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Rattlesnake Island was once owned by an eccentric Lebanese businessman named Eddie Haymour, who leveraged the notoriety of Ogopogo's putative den by building a theme park here, with a strange pyramid at its centre and an elaborate miniature golf course. The pyramid's crumbled foundations are now covered in broken beer bottles, and muddy run-off has caked over the golf holes. I tour Haymour's strangled concessions in the misty dawn. There's a visceral discomfort walking through the ruins of a modern commercial dream; none of the ancient spirituality radiating from a place like Stonehenge, just awareness of the shameful bricolage of attempted exploitation. It doesn't do a monster justice.
Or does it? All the touristy kitsch-the many roadside signs, the bags of "Ogopogo poop," the cheesy statue in downtown Kelowna that has been ridden by generations of children-do serve to keep the monster alive. There's something elemental at work in the collective protection of this myth.
The truth is that some ideas are like pit-bulls, hanging onto the human psyche long after you'd expect reality to dislodge them. You can easily rationalize why you don't believe in something but it's almost impossible to discredit the unknown reasons why someone else does. And so, it seems, we still have monsters. But maybe this is a good thing. After all, what would be worse for humanity, the failure of investigation, or the failure of imagination?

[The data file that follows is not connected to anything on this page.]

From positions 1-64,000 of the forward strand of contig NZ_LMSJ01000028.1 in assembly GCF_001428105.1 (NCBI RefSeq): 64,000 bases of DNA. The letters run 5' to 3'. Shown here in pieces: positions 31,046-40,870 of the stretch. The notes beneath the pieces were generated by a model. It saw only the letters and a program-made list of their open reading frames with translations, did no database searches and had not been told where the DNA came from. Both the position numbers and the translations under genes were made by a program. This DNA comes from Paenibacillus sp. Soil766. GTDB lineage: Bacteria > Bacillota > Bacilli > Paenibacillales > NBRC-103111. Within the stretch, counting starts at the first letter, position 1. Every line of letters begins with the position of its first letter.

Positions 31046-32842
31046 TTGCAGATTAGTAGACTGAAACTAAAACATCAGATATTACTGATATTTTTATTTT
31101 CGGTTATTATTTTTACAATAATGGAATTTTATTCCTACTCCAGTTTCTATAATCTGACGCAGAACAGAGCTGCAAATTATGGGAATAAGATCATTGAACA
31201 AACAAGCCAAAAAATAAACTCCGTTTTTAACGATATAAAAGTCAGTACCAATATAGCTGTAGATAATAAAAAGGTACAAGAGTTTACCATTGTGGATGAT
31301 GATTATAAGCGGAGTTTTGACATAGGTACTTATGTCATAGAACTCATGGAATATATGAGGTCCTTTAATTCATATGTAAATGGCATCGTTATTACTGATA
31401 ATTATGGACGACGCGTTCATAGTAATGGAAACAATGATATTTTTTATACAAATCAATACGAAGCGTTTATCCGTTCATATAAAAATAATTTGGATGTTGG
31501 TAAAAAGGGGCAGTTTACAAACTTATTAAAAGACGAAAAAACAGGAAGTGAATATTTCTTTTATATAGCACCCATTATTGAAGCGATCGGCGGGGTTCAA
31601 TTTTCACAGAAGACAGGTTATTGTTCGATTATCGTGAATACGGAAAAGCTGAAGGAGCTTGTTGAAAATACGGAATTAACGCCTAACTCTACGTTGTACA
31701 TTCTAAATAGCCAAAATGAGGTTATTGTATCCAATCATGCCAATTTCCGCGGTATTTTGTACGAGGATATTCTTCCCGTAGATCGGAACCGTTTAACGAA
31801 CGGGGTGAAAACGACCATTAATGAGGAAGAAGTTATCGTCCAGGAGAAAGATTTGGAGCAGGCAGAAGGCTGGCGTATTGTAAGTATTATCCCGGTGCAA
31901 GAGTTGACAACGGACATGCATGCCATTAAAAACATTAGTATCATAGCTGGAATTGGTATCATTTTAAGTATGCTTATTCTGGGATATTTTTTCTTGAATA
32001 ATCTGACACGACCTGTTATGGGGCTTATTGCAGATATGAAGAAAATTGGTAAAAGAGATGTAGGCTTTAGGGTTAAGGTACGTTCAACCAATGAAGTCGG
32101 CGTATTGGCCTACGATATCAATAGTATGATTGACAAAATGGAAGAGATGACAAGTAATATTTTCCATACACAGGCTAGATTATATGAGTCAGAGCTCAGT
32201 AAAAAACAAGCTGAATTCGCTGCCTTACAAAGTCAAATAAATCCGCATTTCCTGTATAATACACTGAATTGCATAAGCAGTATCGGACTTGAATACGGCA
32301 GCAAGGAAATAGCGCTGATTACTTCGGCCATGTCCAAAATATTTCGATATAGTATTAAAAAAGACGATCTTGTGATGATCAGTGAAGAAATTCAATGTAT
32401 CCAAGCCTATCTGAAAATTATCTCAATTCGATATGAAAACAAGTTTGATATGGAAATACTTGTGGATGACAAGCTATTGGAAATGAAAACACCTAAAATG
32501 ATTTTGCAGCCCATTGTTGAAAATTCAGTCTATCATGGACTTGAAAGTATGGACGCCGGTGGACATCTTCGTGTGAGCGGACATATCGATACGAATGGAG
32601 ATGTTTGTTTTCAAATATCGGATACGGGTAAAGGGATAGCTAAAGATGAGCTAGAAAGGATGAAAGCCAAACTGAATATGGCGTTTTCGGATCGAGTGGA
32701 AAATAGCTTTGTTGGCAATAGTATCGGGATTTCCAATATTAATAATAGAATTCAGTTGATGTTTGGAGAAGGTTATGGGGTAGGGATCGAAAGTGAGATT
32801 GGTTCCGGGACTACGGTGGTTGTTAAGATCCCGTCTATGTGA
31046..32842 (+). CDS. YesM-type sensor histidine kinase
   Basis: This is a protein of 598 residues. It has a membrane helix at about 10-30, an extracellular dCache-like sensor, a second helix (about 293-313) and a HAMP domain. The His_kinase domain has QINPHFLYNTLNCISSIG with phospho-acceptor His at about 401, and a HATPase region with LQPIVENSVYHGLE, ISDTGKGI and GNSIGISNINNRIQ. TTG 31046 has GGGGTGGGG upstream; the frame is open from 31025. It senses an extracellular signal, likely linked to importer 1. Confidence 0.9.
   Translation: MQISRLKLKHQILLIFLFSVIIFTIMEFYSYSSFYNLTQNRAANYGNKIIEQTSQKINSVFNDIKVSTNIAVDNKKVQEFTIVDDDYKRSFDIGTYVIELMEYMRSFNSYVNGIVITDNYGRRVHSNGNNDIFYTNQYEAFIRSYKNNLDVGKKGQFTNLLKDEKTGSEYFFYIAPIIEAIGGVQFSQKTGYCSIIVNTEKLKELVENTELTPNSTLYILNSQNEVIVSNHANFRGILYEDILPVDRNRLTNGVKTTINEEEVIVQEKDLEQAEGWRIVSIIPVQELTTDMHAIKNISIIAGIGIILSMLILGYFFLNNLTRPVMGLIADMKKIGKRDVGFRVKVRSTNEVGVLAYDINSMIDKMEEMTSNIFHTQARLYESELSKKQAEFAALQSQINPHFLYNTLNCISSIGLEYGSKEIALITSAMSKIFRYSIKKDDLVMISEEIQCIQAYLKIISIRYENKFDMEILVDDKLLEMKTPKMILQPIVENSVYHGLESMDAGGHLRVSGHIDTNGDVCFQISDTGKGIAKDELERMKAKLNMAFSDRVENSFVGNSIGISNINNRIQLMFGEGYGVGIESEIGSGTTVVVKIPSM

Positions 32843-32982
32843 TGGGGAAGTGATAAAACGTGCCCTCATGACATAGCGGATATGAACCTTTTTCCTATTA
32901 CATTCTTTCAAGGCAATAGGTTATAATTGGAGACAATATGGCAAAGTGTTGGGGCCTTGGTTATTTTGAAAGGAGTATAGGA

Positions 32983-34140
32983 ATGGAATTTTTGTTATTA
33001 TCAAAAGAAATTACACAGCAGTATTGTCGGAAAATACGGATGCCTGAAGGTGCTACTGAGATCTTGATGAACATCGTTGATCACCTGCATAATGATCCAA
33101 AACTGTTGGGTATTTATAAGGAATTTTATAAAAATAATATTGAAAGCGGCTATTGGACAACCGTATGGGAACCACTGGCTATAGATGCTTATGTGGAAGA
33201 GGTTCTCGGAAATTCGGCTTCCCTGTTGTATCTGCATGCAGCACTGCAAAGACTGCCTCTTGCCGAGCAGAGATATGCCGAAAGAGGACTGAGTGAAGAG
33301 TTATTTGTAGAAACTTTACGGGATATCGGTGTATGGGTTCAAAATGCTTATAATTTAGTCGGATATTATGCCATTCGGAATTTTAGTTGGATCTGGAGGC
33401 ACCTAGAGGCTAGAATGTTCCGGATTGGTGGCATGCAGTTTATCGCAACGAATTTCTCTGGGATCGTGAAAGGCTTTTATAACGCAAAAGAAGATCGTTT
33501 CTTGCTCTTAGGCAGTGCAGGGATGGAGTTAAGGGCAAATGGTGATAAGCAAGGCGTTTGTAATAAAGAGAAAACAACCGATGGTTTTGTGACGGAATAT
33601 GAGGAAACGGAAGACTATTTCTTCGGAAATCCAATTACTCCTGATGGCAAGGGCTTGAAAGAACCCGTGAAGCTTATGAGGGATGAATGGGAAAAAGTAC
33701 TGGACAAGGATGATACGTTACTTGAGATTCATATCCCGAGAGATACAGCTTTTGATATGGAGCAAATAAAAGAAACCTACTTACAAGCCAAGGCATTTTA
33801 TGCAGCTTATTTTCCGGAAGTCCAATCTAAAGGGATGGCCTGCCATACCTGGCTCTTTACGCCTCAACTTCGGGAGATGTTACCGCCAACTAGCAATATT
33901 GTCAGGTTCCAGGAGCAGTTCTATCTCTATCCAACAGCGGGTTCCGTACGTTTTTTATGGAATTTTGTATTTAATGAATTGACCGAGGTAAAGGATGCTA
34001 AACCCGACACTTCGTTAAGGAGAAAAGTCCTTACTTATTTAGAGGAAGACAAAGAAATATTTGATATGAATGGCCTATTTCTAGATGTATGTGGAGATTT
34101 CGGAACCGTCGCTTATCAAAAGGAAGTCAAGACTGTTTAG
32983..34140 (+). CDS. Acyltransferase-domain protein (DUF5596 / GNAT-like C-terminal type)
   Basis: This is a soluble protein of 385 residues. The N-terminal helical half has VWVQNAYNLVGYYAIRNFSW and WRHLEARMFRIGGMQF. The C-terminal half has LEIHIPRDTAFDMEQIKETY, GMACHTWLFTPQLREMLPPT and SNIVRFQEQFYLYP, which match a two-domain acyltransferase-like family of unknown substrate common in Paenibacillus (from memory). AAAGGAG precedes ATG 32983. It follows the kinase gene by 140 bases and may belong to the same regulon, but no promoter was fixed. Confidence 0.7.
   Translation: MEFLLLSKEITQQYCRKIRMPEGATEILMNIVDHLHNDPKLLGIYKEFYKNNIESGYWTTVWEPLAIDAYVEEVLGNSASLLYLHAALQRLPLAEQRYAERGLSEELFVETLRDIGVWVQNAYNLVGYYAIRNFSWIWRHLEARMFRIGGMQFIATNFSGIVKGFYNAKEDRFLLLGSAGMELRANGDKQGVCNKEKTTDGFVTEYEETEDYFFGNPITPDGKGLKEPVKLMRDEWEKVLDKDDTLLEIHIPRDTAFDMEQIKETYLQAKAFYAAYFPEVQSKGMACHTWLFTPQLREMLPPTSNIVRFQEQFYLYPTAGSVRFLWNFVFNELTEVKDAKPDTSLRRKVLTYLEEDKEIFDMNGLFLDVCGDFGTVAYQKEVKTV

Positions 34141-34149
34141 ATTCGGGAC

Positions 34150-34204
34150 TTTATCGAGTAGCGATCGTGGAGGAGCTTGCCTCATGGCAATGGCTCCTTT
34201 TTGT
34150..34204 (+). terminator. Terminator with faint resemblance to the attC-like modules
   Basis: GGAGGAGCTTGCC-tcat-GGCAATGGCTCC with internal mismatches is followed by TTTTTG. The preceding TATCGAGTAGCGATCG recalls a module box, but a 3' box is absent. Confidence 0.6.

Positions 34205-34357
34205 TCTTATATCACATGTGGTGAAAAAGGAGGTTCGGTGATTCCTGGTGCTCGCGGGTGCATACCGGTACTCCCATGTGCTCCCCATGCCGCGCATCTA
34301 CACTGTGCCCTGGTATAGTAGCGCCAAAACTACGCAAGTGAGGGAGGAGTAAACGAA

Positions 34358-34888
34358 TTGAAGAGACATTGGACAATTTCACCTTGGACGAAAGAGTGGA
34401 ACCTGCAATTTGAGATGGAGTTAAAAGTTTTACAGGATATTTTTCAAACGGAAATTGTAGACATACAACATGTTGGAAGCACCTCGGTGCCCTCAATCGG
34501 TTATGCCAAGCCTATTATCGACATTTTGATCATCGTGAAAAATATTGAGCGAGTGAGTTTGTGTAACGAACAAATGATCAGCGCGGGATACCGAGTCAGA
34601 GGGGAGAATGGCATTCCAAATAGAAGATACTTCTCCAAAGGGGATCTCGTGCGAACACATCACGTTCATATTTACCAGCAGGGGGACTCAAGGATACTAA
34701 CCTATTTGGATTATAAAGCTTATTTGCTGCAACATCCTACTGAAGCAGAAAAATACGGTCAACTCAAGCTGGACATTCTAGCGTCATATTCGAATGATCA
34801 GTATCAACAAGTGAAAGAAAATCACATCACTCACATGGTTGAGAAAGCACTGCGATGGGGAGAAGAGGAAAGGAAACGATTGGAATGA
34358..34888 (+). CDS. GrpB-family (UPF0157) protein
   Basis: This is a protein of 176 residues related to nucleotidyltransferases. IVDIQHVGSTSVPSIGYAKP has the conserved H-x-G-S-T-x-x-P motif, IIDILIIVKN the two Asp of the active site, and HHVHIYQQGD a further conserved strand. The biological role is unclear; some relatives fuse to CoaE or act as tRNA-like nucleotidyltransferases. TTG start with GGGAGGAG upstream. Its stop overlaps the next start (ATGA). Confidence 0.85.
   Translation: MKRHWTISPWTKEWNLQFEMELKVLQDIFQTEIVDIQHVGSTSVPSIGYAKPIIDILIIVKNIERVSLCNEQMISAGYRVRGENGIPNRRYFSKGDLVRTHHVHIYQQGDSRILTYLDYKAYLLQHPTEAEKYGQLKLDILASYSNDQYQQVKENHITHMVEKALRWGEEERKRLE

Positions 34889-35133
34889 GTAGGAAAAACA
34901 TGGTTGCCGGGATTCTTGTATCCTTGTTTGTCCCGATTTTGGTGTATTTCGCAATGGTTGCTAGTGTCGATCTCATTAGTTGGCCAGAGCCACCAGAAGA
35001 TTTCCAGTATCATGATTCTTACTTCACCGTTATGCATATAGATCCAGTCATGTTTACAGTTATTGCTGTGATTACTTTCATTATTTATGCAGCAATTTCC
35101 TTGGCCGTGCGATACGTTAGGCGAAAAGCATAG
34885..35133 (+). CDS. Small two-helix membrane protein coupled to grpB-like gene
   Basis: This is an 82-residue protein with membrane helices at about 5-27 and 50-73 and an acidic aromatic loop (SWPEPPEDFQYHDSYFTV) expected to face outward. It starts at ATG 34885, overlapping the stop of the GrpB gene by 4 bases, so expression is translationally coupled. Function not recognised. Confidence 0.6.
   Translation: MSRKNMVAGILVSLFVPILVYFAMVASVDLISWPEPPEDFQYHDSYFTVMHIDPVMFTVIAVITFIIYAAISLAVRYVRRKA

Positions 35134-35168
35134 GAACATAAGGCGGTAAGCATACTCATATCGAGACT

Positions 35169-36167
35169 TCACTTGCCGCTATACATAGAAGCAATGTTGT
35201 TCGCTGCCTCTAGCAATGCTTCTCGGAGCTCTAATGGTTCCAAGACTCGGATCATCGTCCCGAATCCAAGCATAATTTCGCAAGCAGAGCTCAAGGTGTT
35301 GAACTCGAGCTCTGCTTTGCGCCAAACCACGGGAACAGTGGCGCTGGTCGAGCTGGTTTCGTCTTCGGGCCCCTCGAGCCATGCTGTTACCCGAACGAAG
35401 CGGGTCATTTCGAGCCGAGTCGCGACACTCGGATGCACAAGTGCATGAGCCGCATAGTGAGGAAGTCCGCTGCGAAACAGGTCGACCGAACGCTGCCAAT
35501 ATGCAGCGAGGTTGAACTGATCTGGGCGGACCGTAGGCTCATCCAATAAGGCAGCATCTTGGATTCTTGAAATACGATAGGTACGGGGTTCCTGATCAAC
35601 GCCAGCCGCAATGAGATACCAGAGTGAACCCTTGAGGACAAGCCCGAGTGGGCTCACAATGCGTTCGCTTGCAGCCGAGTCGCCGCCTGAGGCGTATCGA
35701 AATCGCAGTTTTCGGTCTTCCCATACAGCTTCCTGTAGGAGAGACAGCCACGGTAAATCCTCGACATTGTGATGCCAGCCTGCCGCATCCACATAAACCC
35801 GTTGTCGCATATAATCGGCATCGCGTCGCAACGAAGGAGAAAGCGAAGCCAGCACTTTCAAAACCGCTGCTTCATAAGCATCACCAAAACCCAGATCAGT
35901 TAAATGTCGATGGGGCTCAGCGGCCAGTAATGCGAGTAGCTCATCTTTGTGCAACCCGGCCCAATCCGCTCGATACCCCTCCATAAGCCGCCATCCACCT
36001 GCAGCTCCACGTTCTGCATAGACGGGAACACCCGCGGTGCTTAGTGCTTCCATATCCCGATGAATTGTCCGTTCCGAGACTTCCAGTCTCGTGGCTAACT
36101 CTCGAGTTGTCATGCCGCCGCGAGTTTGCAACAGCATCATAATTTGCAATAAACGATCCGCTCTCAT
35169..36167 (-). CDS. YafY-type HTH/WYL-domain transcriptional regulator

"Humans love mystery and discovery because it means there's more to learn," Dave MacLean had mused. "Life would be horrific if we knew everything there was to know. We want to believe there are things out there that can't be explained."
I'll go one better: I think we need to believe in the unexplained, that it's inherent in the fabric of the self-consciousness it co-evolved with. Nature will lose much of its identity when it's fully circumscribed, and so will we.
Which reminds me of the words of a famous Sasquatch aficionado. Although he spent huge amounts of personal time and money searching for it, in a moment of startling candour he'd told an interviewer: "It sure would be a shame if we actually found one. Without Bigfoot out there, there's no such thing as wilderness left."